Some of the top beauty spots in Wales will form the backdrop for a new Bollywood production.
Former Miss World Aishwarya Rai will star in the film
One of the Indian movie industry's top production companies has chosen forestry in mid Wales and the Snowdonia mountain range in north Wales as locations for its next blockbuster.
The locations were chosen following a successful Wales Screen Commission trade mission to India in November and a meeting with Bollywood's most senior producer, Yash Chopra.
Crew members from Boney Kapoor's production company will be in Wales for a week at the end of April to film scenes for Rajat Rawail's latest production, 'Kyun! Ho Gaya Na Pyaar' - which translates as 'It has happened - love'.
The film will feature the former Miss World, Aishwarya Rai, in one of the leading roles.
The stunning landscape of the mid Wales forests and the mountains of Snowdonia will provide the perfect setting for rally scenes in the movie.
Mike Wallwork, National Co-ordinator Wales Screen Commission said he was delighted with the news.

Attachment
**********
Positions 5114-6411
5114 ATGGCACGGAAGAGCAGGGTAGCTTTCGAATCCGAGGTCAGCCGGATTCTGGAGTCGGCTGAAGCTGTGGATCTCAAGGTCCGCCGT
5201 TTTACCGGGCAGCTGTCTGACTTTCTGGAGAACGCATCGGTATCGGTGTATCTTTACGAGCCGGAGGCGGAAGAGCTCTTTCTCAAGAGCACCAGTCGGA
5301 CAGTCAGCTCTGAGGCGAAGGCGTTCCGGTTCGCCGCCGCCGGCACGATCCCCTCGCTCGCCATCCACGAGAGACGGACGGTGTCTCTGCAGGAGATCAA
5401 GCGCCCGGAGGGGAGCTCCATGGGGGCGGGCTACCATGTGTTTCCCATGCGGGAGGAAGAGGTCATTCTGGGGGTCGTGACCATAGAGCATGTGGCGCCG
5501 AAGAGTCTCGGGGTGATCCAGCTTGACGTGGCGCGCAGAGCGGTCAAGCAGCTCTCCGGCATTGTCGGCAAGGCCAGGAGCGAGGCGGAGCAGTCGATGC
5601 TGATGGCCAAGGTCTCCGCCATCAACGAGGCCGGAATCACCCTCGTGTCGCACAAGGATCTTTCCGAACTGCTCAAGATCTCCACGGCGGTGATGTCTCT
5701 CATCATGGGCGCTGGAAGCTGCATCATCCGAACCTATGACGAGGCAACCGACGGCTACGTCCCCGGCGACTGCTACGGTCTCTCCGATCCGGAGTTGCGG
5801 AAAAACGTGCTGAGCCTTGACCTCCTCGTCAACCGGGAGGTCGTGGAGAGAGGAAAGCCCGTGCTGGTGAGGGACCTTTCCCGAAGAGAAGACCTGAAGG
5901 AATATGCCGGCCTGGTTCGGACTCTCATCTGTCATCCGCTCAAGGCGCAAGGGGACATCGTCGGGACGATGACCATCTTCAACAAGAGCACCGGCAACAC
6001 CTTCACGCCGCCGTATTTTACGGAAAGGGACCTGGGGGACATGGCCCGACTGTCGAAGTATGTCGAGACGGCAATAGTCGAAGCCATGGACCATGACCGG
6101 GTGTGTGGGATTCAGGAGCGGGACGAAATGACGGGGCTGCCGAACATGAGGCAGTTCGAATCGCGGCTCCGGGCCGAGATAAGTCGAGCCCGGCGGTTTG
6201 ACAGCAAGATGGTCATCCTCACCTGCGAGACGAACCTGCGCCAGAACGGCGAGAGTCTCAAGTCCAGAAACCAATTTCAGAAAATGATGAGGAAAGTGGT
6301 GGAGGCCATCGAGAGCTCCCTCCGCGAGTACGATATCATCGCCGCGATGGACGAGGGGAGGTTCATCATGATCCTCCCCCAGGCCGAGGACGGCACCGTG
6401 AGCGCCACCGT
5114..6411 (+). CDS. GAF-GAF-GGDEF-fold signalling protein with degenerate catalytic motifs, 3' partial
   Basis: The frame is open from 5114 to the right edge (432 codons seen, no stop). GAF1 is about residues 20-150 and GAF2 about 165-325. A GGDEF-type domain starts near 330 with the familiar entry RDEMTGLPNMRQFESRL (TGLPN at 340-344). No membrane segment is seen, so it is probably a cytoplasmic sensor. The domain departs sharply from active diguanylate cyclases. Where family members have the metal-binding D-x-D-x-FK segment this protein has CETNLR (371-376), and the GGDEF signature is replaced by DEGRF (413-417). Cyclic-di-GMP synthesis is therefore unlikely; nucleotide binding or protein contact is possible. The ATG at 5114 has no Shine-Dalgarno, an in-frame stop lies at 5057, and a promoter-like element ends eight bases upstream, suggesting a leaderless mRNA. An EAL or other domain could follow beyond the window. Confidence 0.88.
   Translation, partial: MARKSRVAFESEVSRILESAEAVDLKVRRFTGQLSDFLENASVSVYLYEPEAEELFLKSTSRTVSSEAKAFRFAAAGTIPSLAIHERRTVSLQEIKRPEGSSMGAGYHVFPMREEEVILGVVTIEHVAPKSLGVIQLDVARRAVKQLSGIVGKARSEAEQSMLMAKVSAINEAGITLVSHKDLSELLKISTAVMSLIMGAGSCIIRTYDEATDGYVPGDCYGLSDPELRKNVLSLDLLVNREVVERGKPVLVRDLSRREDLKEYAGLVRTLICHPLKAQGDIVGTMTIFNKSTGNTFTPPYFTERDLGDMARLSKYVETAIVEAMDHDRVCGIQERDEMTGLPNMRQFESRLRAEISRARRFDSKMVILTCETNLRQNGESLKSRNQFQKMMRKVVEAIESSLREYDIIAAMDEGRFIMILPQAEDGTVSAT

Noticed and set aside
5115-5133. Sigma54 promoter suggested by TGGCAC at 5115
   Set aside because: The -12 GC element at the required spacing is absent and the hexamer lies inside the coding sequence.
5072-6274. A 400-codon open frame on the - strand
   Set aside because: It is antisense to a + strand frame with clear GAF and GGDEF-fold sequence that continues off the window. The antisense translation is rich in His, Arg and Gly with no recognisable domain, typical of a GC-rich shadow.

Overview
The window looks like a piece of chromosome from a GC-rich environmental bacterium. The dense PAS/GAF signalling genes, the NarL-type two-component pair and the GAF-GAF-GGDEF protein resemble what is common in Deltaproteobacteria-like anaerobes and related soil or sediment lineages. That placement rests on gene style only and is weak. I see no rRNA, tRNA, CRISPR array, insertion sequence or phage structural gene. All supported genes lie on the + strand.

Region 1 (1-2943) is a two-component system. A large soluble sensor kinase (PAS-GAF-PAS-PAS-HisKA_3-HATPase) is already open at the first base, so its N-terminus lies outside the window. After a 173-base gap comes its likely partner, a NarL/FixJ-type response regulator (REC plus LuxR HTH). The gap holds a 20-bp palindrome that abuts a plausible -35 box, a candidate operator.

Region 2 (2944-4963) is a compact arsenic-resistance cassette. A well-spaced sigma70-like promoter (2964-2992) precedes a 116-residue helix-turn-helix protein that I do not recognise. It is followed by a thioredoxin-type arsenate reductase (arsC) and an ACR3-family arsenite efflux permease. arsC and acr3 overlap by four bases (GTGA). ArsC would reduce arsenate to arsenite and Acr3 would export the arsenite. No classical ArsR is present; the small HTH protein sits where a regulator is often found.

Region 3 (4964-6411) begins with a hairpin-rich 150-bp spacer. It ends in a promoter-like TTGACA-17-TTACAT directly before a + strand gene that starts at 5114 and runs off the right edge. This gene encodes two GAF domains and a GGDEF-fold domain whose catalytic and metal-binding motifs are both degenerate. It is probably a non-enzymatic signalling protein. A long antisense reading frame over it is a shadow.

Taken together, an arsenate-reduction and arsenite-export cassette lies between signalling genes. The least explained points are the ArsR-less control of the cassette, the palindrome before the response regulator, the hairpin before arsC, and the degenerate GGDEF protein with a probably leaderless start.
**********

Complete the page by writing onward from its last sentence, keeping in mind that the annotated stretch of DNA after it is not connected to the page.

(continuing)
Tomb Raider II was shot in Snowdonia
"We are pleased that our trip to Mumbai and Chennai in November has reaped positive results," he said.
"Bollywood productions enrich the portfolio of work we do. However, they are just one part of the Wales Screen Commission's marketing strategy, which also focuses on projects that have a major impact on the Welsh economy such as UK feature films, dramas and US productions."
Last December the commission predicted Wales should be preparing itself for an influx of "Bollywood" film productions.
Fresh from a UK Government-sponsored fact-finding mission to India, it said it was confident of winning over more big-name directors looking for suitable locations.
But the commission's message of confidence boost clashed with the announcement of the new leader of Kashmir that he would entice domestic film-makers back to the violence-torn state.
Bollywood abandoned Kashmir for locations like Wales following the Islamic insurgency in 1989 - but now Mufti Mohammed Sayeed wants the industry to return.
India thinks the value of its film sector could quadruple to £7.2bn by 2007.
The Wales Screen Commission, meanwhile, is looking to steal a march by selling Wales as the top site for breathtaking scenery.
North Wales commission manager Carwyn Edwards met pioneers of the burgeoning film industry in south east India.
"Locations are high on the agenda," he said.
"We also discussed the possibilities of setting up cultural links such as Bollywood film festivals as well as the support and incentives we provide to the film industry in Wales."
The new commission was set up to promote Wales as a production base.
Movies are seen as key economic contributors, as they not only generate income, but also help put the area on the worldwide map.